It has been said that God gives his choicest blessings to those who leave the choice with him. We must develop the Christian outlook which subordinates our human will in favor of his blessed will. When God says, No, it is because he has a better choice for us. “His appointment must be blessing, though it may come in disguise.” The fact that sometimes blessings are hard to recognize can be disconcerting to us, and confusing, as we seek to understand our relationship with God. We may murmur or complain about our experiences because we do not realize that they are blessings. But, even while undergoing very severe trials we must learn to recognize that every episode in life has been permitted by the Lord, and to glorify God’s name for sending them to us for our spiritual growth. Such a perspective will have been developed by every mature Christian who successfully reaches the end of the narrow way of sacrifice.

Whenever our Heavenly Father allows us to undergo what appears to be a disappointment, let us keep one eye on the glory of God, as did Jesus. Speaking of his Father he said, “I have glorified thee on the earth.” (John 17:4) He continually brought honor to the Heavenly Father’s name by recognizing God’s vastly superior wisdom in the overruling of life’s affairs. On one occasion when Jesus allowed his friend, Lazarus, to die, he explained to his disciples that Lazarus’ death would be “for the glory of God.” Although this was no doubt difficult for Jesus’ disciples and for Lazarus’ sisters, Mary and Martha, to understand, they did begin to comprehend what Jesus meant when, with God’s power, he raised Lazarus from the dead, and all those watching received a small indication of the power and glory of God.—John 11:4

There is another revealing incident recorded in the twelfth chapter of John. It occurred late in our Lord’s ministry, and only a few days before he was to die on the cross. We read: “There were certain Greeks that came up to worship at the feast.” (John 12:20) These were undoubtedly Greek Jews who, like all Jews, went to Jerusalem at particular times of the year to keep the celebrations in compliance with the Law. Apparently they had been exposed to our Lord’s words and wanted to know more concerning his message. They went to Philip, saying, “Sir, we would see Jesus.”—vss. 21,22

Jesus was well aware of what these Greek Jews wanted to discuss with him. They were anxious about his welfare, as was also the Apostle Peter. Peter had urged Jesus not to go to Jerusalem; and the Greek Jews desired to make a similar suggestion, urging him to leave the city. There was a warrant out for Jesus’ arrest since the time he had resurrected Lazarus, just a few weeks earlier. If he were apprehended, he would be subject to the court of the Sanhedrin. The Greeks wanted him to escape the very evident storm clouds that were lowering about his head, removing him from the threat to a safer place so he could quietly teach them more of the wonderful words of life.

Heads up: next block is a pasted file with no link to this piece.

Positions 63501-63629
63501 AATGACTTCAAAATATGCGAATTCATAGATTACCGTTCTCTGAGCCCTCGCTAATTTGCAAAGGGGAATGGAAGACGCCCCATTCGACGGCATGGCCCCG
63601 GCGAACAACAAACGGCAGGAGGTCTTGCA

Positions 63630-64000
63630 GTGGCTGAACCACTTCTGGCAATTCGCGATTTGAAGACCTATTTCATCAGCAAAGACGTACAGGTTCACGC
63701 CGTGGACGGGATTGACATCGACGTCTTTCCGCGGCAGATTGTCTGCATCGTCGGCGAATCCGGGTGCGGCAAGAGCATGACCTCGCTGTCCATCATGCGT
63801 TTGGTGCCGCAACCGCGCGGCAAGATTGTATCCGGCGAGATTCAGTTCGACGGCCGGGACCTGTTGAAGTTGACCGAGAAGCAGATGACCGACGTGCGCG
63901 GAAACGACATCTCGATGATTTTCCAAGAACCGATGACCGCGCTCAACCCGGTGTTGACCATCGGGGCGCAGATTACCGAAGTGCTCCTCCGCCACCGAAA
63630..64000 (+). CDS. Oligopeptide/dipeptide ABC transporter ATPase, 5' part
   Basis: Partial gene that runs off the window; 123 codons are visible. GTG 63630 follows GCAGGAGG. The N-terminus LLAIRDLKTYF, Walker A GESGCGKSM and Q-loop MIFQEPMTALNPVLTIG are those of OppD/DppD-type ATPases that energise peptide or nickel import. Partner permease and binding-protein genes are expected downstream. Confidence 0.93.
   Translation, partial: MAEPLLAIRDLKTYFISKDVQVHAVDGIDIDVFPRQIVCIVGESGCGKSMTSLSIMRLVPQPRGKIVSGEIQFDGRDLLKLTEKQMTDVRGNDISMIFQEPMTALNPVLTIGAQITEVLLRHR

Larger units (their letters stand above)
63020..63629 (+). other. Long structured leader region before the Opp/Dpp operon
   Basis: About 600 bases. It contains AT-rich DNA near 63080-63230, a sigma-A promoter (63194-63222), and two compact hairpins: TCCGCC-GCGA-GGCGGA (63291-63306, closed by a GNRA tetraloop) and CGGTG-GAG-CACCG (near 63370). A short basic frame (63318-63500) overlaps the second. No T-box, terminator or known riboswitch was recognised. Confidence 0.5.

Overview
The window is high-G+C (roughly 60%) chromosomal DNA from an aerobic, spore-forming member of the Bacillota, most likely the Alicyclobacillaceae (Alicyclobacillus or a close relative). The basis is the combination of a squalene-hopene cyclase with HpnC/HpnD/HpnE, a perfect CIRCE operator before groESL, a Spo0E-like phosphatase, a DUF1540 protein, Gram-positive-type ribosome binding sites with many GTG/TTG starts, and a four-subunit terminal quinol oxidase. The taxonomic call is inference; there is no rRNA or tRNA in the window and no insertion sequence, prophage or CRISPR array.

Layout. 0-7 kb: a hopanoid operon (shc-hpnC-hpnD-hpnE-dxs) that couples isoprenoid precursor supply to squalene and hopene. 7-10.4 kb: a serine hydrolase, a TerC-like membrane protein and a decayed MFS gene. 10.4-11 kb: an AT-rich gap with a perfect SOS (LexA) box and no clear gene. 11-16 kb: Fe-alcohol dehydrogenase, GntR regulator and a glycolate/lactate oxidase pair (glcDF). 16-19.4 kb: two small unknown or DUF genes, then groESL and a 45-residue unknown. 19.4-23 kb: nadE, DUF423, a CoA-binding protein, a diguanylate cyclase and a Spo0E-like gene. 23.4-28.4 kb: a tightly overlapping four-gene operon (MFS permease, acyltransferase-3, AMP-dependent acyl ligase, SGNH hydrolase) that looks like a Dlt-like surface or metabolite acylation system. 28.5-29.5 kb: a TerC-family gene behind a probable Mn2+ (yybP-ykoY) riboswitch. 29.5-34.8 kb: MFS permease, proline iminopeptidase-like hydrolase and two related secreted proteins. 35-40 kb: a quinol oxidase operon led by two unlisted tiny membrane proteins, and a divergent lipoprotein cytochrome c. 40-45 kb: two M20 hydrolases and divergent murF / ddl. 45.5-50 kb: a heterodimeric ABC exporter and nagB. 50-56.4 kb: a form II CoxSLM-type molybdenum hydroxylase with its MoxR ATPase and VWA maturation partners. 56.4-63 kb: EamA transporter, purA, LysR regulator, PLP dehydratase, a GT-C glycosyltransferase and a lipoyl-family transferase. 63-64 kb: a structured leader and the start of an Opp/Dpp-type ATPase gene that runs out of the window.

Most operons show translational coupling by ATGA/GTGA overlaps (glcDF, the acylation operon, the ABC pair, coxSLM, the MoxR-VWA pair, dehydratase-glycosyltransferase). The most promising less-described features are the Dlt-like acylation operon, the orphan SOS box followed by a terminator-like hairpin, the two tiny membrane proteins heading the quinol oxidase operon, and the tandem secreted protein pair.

But our Lord Jesus knew the time had come for him to lay down his life in sacrifice. On other occasions he had escaped from those who wanted to harm him. But this time, without seeing his inquirers or having any discussion with them, he said, “The hour is come that the Son of man should be glorified.” With an eye on his imminent arrest, imprisonment, trial, and crucifixion, he continued, “Verily I say unto you, Except a corn of wheat fall into the ground and die, it abideth alone: but if it die, it bringeth forth much fruit. He that loveth his life shall lose it; and he that hateth his life in this world shall keep it unto life eternal. If any man serve me, let him follow me; and where I am, there shall also my servant be: if any man serve me, him will my Father honor. Now is my soul troubled; and what shall I say? Father, save me from this hour? But for this cause came I unto this hour. Father, glorify thy name.”—John 12:23-28

As a human being, Jesus shared the same emotions as the rest of mankind. He felt sympathy, pain, distress, and rarely, even anxiety. “Now is my soul troubled” (John 11:27), are certainly uncharacteristic words to hear Jesus say. His trials were supremely heavy, yet he did not ask to be saved out of them. Although he clearly saw that his death was at hand, his main concern was expressed by the words, “Father, glorify thy name.”